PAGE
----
Harder of course. If wasn’t harder then you weren’t challenging yourself, you lazy slob. The best book is the next one.

8 - When was the last time you ate a pear?

Christmas, the fruit salad had some canned pears. Where am I supposed to get pears in March?

9 - What is the best piece of advice you've heard (not necessarily given to you directly)?

Always ignore advice. (Exceptions can be made if the person offering is extremely sexy).

10 - What kind of writing routine do you tend to keep, or do you even have one? How does a typical day (for you) begin?

Pretty irregular, I’m afraid. I work full time at the public library, so if there’s a deadline looming I’ll start getting up earlier, can’t write worth a damn late at night. If there’s no pressure, I’m pretty lazy. I subscribe to the notion that output requires input, therefore the average day begins with a pot of coffee and a lot of reading.

11 - Where is your favourite place to write?

The kitchen table if it’s a longhand first draft. The computer in the laundry room/spare bedroom once I’m revising. In summer I might switch to the back bedroom which has a view of the back yard, but I’d rather be in Tatamagouche, or Banff, or Ogunquit.

12 - When your writing gets stalled, where do you turn or return for (for lack of a better word) inspiration?

Every blockage has a different character, I have to rummage through the whole toolbox of inspiration. Sometimes I listen to music, sometimes I go for a walk in the woods. Read philosophy, meet someone for coffee, break the routine. Ask questions.

13 - How does your most recent book compare to your previous work? How does it feel different?

I’m not sure which is my most recent book, the one I just finished writing, the last published chapbook, or the full length book from seven years ago. In addition, I haven’t written the works in the order they were published. The manuscript I just finished is my attempt to make poetry read like a novel, a strong narrative driven by action and character. It’s too early for me to say whether I succeeded, but it feels different largely for having taken far too long, requiring skills I didn’t know I lacked, plus mountains of research. Fun but harder than I expected.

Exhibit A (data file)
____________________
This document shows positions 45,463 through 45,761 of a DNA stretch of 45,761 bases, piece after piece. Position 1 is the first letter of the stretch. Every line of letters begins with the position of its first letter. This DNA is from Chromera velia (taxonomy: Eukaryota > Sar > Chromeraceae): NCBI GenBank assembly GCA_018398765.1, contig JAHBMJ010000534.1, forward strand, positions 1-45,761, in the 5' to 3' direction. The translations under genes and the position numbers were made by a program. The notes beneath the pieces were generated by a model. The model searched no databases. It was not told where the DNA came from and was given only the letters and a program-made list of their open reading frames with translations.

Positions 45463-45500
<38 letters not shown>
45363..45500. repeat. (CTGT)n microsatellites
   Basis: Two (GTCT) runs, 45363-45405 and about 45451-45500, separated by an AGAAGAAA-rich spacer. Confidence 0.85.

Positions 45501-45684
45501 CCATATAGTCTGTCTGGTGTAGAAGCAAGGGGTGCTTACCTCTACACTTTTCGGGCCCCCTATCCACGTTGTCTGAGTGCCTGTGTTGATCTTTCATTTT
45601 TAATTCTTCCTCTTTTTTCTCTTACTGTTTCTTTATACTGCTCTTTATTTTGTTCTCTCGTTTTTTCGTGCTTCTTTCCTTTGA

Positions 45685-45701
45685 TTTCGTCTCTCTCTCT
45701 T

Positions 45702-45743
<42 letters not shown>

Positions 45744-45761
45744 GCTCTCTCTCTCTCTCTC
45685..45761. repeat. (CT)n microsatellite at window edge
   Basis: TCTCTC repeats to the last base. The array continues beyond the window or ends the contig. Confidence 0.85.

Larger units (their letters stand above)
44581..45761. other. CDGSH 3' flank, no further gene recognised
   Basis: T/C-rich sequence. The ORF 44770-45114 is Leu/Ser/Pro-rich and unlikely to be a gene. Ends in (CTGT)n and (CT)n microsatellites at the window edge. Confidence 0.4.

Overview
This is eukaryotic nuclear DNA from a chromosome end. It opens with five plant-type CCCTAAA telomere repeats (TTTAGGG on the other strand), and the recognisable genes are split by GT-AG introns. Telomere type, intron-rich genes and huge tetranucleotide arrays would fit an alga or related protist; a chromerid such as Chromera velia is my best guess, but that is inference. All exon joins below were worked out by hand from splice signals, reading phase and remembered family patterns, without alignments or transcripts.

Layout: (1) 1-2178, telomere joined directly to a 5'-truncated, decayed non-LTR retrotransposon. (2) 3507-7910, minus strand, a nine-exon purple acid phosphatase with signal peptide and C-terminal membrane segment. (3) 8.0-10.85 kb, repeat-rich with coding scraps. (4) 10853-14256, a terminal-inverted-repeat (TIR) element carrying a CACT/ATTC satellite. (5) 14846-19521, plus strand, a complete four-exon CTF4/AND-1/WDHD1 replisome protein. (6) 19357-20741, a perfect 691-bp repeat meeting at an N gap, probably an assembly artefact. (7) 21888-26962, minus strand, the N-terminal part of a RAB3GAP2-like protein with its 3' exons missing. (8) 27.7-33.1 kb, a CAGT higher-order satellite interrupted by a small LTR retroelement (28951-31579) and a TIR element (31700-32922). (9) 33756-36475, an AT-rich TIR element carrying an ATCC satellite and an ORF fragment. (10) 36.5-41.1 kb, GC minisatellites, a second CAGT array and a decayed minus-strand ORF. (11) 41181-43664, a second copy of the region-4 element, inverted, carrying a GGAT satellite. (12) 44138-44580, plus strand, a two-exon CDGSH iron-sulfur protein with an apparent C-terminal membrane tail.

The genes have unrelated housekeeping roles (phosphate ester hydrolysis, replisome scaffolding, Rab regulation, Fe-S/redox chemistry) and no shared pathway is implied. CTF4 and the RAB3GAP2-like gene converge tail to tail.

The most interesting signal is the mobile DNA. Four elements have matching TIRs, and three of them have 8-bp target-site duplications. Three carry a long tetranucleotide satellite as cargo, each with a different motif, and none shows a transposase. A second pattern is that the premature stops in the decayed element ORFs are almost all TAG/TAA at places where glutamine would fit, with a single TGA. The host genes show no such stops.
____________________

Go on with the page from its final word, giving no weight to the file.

14 - David W. McFadden once said that books come from books, but are there any other forms that influence your work, whether nature, music, science or visual art?

Heck yes, all of the above. Input and output. You left out modern dance and small town airports.

15 - What other writers or writings are important for your work, or simply your life outside of your work?

The great George Bowering was crucial when I was eighteen. I grew up loving the Beats, I still love Robin Blaser and Charlie Olson, I will always love Al Purdy and Bronwen Wallace. I want to be Basho when I grow up.

16 - What would you like to do that you haven't yet done?

Climb Mount Washington in New Hampshire. Translate the Bible into Haiku.

17 - If you could pick any other occupation to attempt, what would it be? Or, alternately, what do you think you would have ended up doing had you not been a writer?

A depressed alcoholic or a fabric artist hooked on religion, God only knows. So many choices, so few brain cells.

18 - What made you write, as opposed to doing something else?

I was the nerdiest kid in High School, not a lot of close friends, and for some unexplained reason I thought poetry would make me stand out and get noticed. Never mind that I already stood out for being kind of weird. I read a poem aloud in English class about waiting for the bell to ring at the last period of the day, and the kids loved it. I’ve spent a pathetic life trying to recreate that feeling, drawn to the lonely spotlight and the imagined applause. I also just like writing. In fact I get a buzz off it, loose complete track of time, and forget to make supper. This is why writers need personal servants and The Canada Council ought to look into it.

19 - What was the last great book you read? What was the last great film?
On Violence, Hannah Arendt (1970). Across the Universe, Julie Traymor (2007).

20 - What are you currently working on?

Twenty questions for rob mclennan. I’m almost done.